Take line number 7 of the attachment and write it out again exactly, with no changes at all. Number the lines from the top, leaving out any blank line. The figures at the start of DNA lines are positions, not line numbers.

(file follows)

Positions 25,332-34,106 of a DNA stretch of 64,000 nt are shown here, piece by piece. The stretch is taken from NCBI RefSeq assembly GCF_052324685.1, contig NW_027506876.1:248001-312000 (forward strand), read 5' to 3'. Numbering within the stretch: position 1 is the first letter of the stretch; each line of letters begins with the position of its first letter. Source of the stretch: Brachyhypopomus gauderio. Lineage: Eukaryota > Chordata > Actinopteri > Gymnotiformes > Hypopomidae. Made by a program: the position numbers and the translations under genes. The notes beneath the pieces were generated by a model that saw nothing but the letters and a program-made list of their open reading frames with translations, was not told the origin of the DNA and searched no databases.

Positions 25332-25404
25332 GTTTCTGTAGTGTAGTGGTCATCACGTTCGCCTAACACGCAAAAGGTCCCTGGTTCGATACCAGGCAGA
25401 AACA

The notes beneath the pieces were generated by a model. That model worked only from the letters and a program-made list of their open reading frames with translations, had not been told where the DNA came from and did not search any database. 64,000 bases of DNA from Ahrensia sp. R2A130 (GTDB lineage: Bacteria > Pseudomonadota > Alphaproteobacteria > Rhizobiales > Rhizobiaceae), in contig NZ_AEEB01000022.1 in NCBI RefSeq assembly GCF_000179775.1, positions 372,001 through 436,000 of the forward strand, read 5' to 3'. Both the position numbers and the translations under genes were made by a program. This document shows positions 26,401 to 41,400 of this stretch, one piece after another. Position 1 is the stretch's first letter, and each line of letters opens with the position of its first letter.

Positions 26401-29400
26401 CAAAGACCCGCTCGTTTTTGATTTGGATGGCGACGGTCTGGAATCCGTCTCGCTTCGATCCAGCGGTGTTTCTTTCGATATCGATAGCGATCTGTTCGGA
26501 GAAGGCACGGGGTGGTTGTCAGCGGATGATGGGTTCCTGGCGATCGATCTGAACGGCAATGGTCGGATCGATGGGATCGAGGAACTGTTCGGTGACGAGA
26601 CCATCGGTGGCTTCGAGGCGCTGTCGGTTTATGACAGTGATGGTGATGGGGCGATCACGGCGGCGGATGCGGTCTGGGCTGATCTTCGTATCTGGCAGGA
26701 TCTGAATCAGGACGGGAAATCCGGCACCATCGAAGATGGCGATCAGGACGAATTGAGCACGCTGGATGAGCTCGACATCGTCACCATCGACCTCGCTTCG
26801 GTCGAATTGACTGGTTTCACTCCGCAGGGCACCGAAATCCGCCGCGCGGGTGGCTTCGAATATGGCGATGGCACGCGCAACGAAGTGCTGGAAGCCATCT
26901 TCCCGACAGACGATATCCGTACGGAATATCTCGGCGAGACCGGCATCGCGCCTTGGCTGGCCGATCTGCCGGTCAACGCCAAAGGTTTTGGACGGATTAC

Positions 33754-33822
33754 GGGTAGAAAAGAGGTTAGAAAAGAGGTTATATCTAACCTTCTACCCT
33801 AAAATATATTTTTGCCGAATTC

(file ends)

26401 CAAAGACCCGCTCGTTTTTGATTTGGATGGCGACGGTCTGGAATCCGTCTCGCTTCGATCCAGCGGTGTTTCTTTCGATATCGATAGCGATCTGTTCGGA